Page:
Mining employees protest failure of Canadian company to pay negotiated salary. Photo from El Tiempo

Mining employees protest failure of Canadian company to pay negotiated salary. Photo from El Tiempo

According to articles published in the Honduran online newspaper El Tiempo, approximately 800 mining workers employed by Toronto-based company Ascendant Resources Inc. are on a work stoppage due to grievances over their wages. The work stoppage comes as Ascendent Resources recently took possession of the “El Mochito” zinc-lead-silver mine in December 2016 from the Swiss-Belgian company, Nyrstar.

Since January 26, El Tiempo reports that the miners were blocking the entrance of the Canadian mine to demand that the Canadian company pay negotiated salaries. Journalist Belkis Argueta writes: “workers demand that their employers increase salaries, otherwise, they will not return to work … a mining worker earns 120 [$5 USD] to a maximum of 150 lempiras [$6.25 USD] a day. According to the wage scale, they should earn far more money. Mining companies with more than 151 employees must pay 9,763.51 Lempiras per month [$407 USD). This is according to the wage scale approved for 2017 and 2018 in Honduras. But employees of the “El Mochito” mine earn barely 4,650 lempiras [$194 USD] monthly when all is well. And 3,360 Lempiras [$140 USD] when the work is not going well.”

After several failed negotiations with representatives of Ascendent Resources and Honduran Minister of Labour, mining workers organized a protest and were accompanied by local residents. It is unclear if a solution has been found and since early February, there have not been any reports on the status of the conflict.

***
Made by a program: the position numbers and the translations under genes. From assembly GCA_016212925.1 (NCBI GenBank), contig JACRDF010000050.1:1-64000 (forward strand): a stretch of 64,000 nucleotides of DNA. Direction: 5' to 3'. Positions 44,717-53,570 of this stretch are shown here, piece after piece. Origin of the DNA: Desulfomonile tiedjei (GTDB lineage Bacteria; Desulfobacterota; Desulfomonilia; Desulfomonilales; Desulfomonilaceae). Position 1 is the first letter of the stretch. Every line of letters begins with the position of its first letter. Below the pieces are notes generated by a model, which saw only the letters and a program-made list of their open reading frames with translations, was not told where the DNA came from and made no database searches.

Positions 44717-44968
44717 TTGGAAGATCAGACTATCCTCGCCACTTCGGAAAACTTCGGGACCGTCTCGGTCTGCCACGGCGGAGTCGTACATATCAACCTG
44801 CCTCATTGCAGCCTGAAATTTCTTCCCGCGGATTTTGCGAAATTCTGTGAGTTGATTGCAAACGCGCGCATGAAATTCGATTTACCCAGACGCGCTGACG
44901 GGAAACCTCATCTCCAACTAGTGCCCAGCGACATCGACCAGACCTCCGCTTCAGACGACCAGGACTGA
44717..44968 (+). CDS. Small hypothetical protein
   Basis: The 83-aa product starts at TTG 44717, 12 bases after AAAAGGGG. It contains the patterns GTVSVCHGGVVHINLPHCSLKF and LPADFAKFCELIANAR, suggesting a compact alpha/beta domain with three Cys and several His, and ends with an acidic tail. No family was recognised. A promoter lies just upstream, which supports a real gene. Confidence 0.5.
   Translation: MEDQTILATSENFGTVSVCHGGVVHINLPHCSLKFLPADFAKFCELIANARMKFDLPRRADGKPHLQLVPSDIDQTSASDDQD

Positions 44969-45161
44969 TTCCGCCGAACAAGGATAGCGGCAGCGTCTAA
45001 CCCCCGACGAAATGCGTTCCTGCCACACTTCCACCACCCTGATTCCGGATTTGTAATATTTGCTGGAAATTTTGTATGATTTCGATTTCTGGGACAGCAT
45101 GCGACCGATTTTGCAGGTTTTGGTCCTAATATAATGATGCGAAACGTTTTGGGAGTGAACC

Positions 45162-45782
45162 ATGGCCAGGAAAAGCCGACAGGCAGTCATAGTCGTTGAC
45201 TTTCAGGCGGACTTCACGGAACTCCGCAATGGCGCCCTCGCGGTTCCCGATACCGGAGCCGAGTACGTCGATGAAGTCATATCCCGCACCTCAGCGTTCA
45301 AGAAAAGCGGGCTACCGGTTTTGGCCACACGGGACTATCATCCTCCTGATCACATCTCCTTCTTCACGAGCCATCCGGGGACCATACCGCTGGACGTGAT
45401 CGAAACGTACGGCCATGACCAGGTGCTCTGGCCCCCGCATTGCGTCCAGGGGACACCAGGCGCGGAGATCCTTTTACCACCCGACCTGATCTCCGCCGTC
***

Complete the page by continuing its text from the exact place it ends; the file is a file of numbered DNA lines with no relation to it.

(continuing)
Canada Holds Conference for Military Leaders from Latin American Including Honduras

From February 6 to 10, the Canadian Army held the Conference of American Armies (CAA) in Toronto, Ontario. According to the Government of Canada's website, the CAA is "an opportunity for Army leaders from North, Central, and South America and the Caribbean to meet on a regular basis to discuss areas of mutual interest and share lessons learned. The CAA contributes to the security and democratic development of member countries, from a military perspective."

It is these types of conferences that demonstrate Canada's interests in training and coordinating with repressive regimes in the Americas, including the Honduran military, the institution that overthrew a democratically elected President in Honduras in June 2009. As many Canadians continue to falsely believe that Canada is a "peace-keeping" nation, the Canadian government sends Canadian troops to Honduras to train alongside U.S. and Colombian forces. 

"No Domestic Military Ops" banner protesting a military conference whose theme focused on "domestic operations". PHOTO: Michael Toledano. Photo taken from here

"No Domestic Military Ops" banner protesting a military conference whose theme focused on "domestic operations". PHOTO: Michael Toledano. Photo taken from here

The Honduran military representative participating in the Toronto-based conference, Coronel Gabriel Rixci Carcamo Bonilla, was the commanding Colonel responsible for the Honduran Third Infantry Battalion based in the northern town of Naco in the department of Cortes from August 2013 to 2014. This particular military base in Naco is of key strategic importance to foreign military training and the development and training of special military units created in the environment of severe repression in post-coup Honduras. In fact, the U.S. military has maintained a foreign operating base in Naco on and off since at least 2012.